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Activities and participation of children with cerebral palsy: Parent perspectives


Mei, Cristina; Reilly, Sheena; Reddihough, Dinah; Mensah, Fiona; Green, Julie; Pennington, Lindsay; Morgan, Angela T.


k. A.


Disability and Rehabilitation, 2015, Volume 37 (Issue 23), Seite 2164-2173, London: Informa Healthcare, ISSN: 0963-8288 (Print); 1464-5165 (Online)





To explore parents' views of the activities and participation of children with cerebral palsy (CP) with a range of communicative abilities and the factors (personal and environmental) that influenced these.


Thirteen parents of children with CP aged 4-9 years participated in semi-structured individual interviews. Interviews were recorded, transcribed and analysed thematically. Identified codes and themes were mapped to the domains of the International Classification of Functioning, Disability and Health - Children and Youth Version (ICF-CY).


Parents' responses reflected all ICF-CY domains comprising activity, participation and environmental factors. Codes were primarily mapped to the domains learning and applying knowledge, communication, mobility and interpersonal interactions and relationships. Key barriers identified included aspects of parents' own interactions with their child (e.g. not offering choices), unfamiliar people and settings, negative attitudes of others and children's frustration. Facilitators included support received from the child's family and school, being amongst children, having a familiar routine and the child's positive disposition.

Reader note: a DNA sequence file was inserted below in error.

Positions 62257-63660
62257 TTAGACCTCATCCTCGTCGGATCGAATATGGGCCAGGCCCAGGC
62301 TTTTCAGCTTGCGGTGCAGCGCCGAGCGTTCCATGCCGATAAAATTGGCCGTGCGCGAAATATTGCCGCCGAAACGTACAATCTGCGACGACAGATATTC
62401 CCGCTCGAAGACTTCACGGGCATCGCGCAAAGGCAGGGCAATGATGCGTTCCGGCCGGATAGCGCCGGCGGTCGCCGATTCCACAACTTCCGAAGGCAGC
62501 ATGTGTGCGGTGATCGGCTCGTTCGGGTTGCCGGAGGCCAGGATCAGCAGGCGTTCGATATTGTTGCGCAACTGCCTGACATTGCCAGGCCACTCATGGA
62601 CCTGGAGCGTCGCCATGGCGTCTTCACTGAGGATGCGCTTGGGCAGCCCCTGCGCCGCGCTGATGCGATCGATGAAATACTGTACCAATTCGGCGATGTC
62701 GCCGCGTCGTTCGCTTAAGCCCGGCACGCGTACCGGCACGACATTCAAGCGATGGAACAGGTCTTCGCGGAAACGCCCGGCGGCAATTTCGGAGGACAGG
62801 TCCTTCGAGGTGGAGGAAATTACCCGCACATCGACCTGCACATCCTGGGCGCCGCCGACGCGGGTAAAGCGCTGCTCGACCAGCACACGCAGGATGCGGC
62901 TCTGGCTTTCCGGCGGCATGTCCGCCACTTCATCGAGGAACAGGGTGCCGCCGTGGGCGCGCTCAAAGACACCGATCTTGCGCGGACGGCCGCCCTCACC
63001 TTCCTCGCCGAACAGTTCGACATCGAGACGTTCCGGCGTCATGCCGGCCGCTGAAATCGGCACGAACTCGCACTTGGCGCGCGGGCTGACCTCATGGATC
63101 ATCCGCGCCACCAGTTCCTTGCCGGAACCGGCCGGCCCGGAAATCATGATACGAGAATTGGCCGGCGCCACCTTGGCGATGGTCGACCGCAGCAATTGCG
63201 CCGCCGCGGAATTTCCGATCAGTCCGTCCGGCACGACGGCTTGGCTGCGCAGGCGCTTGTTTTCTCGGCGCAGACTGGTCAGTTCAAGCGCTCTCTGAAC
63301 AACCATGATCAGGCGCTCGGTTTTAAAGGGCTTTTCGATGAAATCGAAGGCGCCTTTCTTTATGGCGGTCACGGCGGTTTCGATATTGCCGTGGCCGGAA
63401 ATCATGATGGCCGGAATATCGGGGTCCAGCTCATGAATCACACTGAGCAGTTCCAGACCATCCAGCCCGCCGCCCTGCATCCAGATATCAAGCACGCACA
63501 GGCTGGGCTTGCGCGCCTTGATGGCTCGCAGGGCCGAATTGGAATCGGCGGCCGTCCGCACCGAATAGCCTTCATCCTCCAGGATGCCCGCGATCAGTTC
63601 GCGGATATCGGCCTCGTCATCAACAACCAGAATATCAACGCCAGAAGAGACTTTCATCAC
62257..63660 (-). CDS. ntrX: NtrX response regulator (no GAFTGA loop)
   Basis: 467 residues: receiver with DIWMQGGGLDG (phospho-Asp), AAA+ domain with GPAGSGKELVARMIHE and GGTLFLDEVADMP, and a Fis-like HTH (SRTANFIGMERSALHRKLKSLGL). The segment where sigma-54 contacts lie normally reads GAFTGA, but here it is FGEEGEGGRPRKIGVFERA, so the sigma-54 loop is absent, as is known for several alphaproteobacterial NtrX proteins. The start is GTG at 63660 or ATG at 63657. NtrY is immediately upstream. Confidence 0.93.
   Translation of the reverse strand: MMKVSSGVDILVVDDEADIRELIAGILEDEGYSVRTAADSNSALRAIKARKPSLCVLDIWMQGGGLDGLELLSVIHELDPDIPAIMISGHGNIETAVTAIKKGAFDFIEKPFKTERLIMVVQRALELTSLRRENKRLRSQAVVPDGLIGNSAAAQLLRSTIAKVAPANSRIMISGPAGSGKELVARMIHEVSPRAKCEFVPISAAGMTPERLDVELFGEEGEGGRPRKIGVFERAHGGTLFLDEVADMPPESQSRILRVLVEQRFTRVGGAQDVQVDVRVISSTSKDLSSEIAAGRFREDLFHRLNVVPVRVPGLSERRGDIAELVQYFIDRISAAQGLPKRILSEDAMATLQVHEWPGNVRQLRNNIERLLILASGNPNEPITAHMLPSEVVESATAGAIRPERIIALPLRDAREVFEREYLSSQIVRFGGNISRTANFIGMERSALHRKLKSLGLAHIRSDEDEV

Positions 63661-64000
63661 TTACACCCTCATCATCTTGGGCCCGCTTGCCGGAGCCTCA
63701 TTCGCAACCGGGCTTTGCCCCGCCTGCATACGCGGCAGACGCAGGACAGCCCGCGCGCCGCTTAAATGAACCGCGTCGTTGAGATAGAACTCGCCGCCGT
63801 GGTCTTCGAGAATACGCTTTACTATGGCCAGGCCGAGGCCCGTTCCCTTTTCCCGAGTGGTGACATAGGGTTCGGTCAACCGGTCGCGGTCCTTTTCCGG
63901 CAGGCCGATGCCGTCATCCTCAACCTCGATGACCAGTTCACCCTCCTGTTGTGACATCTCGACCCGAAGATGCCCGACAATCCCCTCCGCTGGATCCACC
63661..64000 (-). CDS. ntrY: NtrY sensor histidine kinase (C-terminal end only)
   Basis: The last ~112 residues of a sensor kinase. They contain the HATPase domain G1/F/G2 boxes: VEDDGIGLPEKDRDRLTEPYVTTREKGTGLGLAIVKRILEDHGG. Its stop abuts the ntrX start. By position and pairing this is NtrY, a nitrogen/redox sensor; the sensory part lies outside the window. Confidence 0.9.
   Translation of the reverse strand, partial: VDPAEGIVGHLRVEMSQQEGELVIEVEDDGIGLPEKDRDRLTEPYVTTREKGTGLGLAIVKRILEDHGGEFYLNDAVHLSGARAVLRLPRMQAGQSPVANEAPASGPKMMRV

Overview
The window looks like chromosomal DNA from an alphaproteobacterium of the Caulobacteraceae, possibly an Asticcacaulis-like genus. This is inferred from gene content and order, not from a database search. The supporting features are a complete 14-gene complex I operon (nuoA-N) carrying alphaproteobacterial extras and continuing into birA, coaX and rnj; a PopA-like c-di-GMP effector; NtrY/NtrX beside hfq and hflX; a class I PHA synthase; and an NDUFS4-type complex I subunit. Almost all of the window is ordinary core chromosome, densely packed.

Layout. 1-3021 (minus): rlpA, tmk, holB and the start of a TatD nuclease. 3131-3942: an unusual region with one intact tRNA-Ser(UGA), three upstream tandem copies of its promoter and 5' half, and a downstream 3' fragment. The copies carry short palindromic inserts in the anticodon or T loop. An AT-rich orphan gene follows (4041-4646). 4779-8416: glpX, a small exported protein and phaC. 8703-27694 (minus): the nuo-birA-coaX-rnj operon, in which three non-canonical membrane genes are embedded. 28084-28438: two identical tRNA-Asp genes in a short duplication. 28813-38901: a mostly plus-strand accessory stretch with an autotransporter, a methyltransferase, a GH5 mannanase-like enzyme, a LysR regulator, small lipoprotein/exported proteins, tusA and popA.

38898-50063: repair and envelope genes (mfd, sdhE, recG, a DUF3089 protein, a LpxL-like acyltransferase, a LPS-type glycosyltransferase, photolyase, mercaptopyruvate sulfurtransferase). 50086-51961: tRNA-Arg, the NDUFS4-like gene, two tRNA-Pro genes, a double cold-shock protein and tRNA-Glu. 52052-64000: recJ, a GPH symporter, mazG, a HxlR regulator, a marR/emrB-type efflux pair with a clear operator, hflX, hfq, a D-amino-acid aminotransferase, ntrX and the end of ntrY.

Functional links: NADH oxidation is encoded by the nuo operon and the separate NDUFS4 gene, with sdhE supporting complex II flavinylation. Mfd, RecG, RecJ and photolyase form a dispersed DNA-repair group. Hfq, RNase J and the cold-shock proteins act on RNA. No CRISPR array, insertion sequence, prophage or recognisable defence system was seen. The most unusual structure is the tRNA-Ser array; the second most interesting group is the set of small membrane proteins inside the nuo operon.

Despite the barriers experienced, children participated in a range of activities. Parents placed importance on communication and its influence on children's independence, behaviour and relationships. Barriers and facilitators identified highlight aspects of the environment that could be modified through intervention to enhance communication and participation. Implications for Rehabilitation Children's activities and participation were largely related to early learning tasks (e.g. literacy), communication, mobility and interactions. Intervention aimed at improving activities and participation may address the various child, impairment, social and environment factors identified here as impacting on activities and participation (e.g. the child's personal characteristics, communication and physical impairments, the support and attitudes of others and the familiarity of the environment). Therapists will need to consider (and manage) the potential negative impact communication deficits may have on children's behaviour, independence and social skills which may in turn detrimentally impact on activity and participation.

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Disability and Rehabilitation

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Informationsstand: 17.03.2016

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